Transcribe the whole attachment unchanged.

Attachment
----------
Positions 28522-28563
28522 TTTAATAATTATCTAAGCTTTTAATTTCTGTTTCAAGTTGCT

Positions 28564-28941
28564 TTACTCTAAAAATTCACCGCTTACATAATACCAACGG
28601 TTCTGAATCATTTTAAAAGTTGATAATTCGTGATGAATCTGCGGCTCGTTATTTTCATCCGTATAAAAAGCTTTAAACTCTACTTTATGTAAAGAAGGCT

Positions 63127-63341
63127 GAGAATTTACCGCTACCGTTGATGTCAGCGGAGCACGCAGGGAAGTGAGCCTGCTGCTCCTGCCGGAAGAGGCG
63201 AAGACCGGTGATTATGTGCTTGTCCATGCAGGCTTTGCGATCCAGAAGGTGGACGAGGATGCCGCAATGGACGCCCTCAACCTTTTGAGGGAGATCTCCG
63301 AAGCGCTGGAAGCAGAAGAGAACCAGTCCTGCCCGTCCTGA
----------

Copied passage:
Positions 28522-28563
28522 TTTAATAATTATCTAAGCTTTTAATTTCTGTTTCAAGTTGCT

Positions 28564-28941
28564 TTACTCTAAAAATTCACCGCTTACATAATACCAACGG
28601 TTCTGAATCATTTTAAAAGTTGATAATTCGTGATGAATCTGCGGCTCGTTATTTTCATCCGTATAAAAAGCTTTAAACTCTACTTTATGTAAAGAAGGCT

Positions 63127-63341
63127 GAGAATTTACCGCTACCGTTGATGTCAGCGGAGCACGCAGGGAAGTGAGCCTGCTGCTCCTGCCGGAAGAGGCG
63201 AAGACCGGTGATTATGTGCTTGTCCATGCAGGCTTTGCGATCCAGAAGGTGGACGAGGATGCCGCAATGGACGCCCTCAACCTTTTGAGGGAGATCTCCG
63301 AAGCGCTGGAAGCAGAAGAGAACCAGTCCTGCCCGTCCTGA